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Laminins promote postsynaptic maturation by an autocrine mechanism at the neuromuscular junction.

Nishimune H, Valdez G, Jarad G, Moulson CL, Müller U, Miner JH, Sanes JR - J. Cell Biol. (2008)

Bottom Line: Immunohistochemical studies in vivo and in vitro along with analysis of targeted mutants provide evidence that laminin-dependent aggregation of dystroglycan in the postsynaptic membrane is a key step in synaptic maturation.Another synaptically concentrated laminin receptor, Bcam, is dispensable.Together with previous studies implicating laminins as organizers of presynaptic differentiation, these results show that laminins coordinate post- with presynaptic maturation.

View Article: PubMed Central - PubMed

Affiliation: Department of Molecular and Cellular Biology, Harvard University, Cambridge, MA 02138, USA. hnishimune@kumc.edu

ABSTRACT
A prominent feature of synaptic maturation at the neuromuscular junction (NMJ) is the topological transformation of the acetylcholine receptor (AChR)-rich postsynaptic membrane from an ovoid plaque into a complex array of branches. We show here that laminins play an autocrine role in promoting this transformation. Laminins containing the alpha4, alpha5, and beta2 subunits are synthesized by muscle fibers and concentrated in the small portion of the basal lamina that passes through the synaptic cleft at the NMJ. Topological maturation of AChR clusters was delayed in targeted mutant mice lacking laminin alpha5 and arrested in mutants lacking both alpha4 and alpha5. Analysis of chimeric laminins in vivo and of mutant myotubes cultured aneurally demonstrated that the laminins act directly on muscle cells to promote postsynaptic maturation. Immunohistochemical studies in vivo and in vitro along with analysis of targeted mutants provide evidence that laminin-dependent aggregation of dystroglycan in the postsynaptic membrane is a key step in synaptic maturation. Another synaptically concentrated laminin receptor, Bcam, is dispensable. Together with previous studies implicating laminins as organizers of presynaptic differentiation, these results show that laminins coordinate post- with presynaptic maturation.

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Muscle-specific deletion of laminin α5 leads to delayed neuromuscular synapse maturation. (A) Laminin α5 protein was undetectable at NMJs by P21 in Lama5M/M mice, but laminin α4 levels were unaltered. Muscle sections were stained with laminin antibodies (green) and Alexa 594–BTX to label AChRs (red). (B) En face views of NMJs in P21 control and Lama5M/M mice stained with antibodies to neurofilaments and SV2 (nerve, green), and Alexa 594–BTX (AChR, red). Motor nerve terminals fully occupied complex AChR clusters in controls. In Lama5M/M muscle, many AChR clusters had a simple morphology and were partially innervated. (C and D) Quantification of topological maturation of AChR clusters (C) and completeness of innervation of AChR clusters (D) in control (open circles) and Lama5M/M (closed squares) sternomastoid muscle. Counts are from two animals per age, >40 NMJs per animal, with the exception of controls at P21 and P40, which are from one animal. (E) Laminin chains present in synaptic BL (adapted from Patton et al., 1997). Bars, 10 μm.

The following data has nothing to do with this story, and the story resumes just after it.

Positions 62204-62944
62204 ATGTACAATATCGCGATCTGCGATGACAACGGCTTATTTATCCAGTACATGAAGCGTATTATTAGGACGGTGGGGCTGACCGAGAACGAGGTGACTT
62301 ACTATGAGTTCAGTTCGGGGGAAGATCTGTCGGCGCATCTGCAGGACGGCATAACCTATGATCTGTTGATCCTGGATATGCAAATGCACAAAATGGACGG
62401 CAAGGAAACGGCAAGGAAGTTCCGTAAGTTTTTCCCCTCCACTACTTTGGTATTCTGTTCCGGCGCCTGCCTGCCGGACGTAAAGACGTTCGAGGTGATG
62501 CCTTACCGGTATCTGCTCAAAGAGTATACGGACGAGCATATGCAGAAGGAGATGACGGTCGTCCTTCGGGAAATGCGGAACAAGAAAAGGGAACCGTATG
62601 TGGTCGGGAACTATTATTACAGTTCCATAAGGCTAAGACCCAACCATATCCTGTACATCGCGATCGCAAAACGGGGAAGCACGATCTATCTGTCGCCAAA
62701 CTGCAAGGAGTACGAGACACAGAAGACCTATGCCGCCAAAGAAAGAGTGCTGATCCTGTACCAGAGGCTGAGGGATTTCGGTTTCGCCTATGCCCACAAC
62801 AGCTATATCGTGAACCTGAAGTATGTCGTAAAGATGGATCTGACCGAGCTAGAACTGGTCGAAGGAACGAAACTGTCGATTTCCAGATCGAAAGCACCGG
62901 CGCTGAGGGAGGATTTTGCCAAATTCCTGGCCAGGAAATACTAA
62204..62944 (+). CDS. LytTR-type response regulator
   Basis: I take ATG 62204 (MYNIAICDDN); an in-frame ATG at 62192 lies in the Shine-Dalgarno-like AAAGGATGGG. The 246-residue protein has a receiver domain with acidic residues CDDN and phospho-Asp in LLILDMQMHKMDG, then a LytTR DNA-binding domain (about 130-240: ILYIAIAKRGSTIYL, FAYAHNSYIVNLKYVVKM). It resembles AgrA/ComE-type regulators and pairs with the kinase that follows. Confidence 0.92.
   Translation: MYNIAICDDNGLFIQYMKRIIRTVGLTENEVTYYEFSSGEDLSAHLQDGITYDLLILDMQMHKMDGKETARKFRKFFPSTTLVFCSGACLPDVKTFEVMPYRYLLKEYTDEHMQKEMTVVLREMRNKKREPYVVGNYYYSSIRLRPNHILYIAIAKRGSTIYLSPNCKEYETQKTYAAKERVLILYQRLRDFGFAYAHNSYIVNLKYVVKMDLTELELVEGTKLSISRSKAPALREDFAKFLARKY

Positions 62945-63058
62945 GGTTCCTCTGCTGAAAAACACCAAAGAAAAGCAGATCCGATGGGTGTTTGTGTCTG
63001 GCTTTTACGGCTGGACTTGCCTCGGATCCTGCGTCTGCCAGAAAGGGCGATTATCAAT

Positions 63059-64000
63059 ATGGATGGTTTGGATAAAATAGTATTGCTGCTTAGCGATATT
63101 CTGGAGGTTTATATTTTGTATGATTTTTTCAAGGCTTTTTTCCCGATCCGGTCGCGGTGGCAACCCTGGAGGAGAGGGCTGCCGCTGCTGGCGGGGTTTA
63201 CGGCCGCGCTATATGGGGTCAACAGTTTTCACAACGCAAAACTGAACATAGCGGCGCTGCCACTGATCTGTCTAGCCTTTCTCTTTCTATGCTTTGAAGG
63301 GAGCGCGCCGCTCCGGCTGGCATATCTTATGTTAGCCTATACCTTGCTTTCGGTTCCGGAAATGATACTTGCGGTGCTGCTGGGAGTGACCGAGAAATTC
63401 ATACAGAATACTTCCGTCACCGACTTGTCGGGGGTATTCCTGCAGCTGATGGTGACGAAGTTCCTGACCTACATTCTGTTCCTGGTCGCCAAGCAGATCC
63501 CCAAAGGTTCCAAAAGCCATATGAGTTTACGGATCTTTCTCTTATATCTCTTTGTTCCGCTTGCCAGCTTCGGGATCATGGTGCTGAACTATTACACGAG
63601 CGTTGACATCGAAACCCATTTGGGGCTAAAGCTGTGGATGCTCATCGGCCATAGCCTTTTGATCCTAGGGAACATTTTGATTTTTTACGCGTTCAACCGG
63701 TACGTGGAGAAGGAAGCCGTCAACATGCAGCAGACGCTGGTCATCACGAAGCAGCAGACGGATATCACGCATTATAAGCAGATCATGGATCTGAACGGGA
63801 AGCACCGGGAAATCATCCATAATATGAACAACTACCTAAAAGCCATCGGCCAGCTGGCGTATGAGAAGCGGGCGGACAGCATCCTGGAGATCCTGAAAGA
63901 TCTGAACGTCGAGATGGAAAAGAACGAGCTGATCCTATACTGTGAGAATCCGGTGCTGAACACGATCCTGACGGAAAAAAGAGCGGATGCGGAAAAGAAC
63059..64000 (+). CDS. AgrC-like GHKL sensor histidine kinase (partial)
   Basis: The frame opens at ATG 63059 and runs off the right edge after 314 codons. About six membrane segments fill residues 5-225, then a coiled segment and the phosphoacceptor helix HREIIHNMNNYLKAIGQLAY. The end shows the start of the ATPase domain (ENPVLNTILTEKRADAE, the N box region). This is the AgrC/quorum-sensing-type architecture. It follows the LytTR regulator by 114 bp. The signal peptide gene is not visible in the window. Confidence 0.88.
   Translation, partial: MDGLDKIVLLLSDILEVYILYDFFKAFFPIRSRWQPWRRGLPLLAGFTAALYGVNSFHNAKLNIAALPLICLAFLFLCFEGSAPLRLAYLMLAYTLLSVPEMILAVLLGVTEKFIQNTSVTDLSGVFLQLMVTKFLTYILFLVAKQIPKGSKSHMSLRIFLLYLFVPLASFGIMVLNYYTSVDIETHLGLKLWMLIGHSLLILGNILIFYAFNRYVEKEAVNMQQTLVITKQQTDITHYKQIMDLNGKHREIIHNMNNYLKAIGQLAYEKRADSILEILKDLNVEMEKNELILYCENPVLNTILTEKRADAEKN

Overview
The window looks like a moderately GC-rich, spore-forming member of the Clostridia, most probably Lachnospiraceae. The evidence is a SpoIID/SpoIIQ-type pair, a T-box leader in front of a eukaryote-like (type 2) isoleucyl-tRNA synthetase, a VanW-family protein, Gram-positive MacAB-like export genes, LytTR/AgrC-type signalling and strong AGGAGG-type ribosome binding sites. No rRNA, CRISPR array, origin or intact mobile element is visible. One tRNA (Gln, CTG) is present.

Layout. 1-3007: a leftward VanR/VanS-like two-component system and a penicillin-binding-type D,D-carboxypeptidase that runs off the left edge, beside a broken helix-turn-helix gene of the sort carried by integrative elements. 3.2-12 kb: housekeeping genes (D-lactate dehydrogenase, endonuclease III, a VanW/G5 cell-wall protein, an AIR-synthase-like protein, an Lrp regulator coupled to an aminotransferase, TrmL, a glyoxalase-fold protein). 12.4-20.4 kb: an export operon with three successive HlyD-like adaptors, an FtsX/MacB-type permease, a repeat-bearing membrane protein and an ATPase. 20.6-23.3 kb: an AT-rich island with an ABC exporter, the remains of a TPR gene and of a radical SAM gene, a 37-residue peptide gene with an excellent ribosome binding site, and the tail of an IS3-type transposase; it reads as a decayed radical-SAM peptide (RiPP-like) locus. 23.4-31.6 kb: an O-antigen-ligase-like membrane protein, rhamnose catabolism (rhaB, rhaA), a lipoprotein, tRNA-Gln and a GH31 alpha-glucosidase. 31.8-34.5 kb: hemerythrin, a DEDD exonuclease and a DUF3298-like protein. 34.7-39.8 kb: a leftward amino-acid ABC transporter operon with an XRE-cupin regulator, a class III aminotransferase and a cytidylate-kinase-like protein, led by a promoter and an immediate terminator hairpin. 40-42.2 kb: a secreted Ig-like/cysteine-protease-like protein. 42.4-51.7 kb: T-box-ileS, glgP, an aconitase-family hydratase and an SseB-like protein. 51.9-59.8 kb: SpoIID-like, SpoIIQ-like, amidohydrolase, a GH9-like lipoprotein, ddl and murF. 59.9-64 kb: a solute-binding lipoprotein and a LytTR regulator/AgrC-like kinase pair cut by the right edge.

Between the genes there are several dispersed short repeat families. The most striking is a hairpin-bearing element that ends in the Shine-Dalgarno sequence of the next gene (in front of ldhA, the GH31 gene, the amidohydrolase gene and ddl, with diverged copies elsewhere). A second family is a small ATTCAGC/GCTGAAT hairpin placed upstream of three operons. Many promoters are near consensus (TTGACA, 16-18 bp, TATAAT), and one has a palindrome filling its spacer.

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fig1: Muscle-specific deletion of laminin α5 leads to delayed neuromuscular synapse maturation. (A) Laminin α5 protein was undetectable at NMJs by P21 in Lama5M/M mice, but laminin α4 levels were unaltered. Muscle sections were stained with laminin antibodies (green) and Alexa 594–BTX to label AChRs (red). (B) En face views of NMJs in P21 control and Lama5M/M mice stained with antibodies to neurofilaments and SV2 (nerve, green), and Alexa 594–BTX (AChR, red). Motor nerve terminals fully occupied complex AChR clusters in controls. In Lama5M/M muscle, many AChR clusters had a simple morphology and were partially innervated. (C and D) Quantification of topological maturation of AChR clusters (C) and completeness of innervation of AChR clusters (D) in control (open circles) and Lama5M/M (closed squares) sternomastoid muscle. Counts are from two animals per age, >40 NMJs per animal, with the exception of controls at P21 and P40, which are from one animal. (E) Laminin chains present in synaptic BL (adapted from Patton et al., 1997). Bars, 10 μm.

Mentions: In wild-type mice, laminin α5 is present throughout the basal lamina of embryonic myotubes. Over the first three postnatal weeks, laminin α5 is lost from extrasynaptic basal lamina and becomes concentrated in synaptic basal lamina (Patton et al., 1997; Fig. 1 E). In Lama5M/M muscle, laminin α5 was barely detectable in extrasynaptic basal lamina at postnatal day 0; it was undetectable at 75% of NMJs at P0 and at 95% of NMJs by P10 (Fig. 1 A and not depicted). The low levels of laminin α5 present at birth may result from slow degradation of laminins inserted before gene deletion (see Cohn et al., 2002). In any case, the absence of laminin α5 from NMJs at later stages indicates that synaptic deposits of this subunit in postnatal muscle are contributed solely by the muscle and not by motor neurons or Schwann cells. Quantitative analysis of immunofluorescence indicated that levels of laminins α4 and β2 at the NMJ were unaffected by the absence of laminin α5 (Fig. 1 A and not depicted).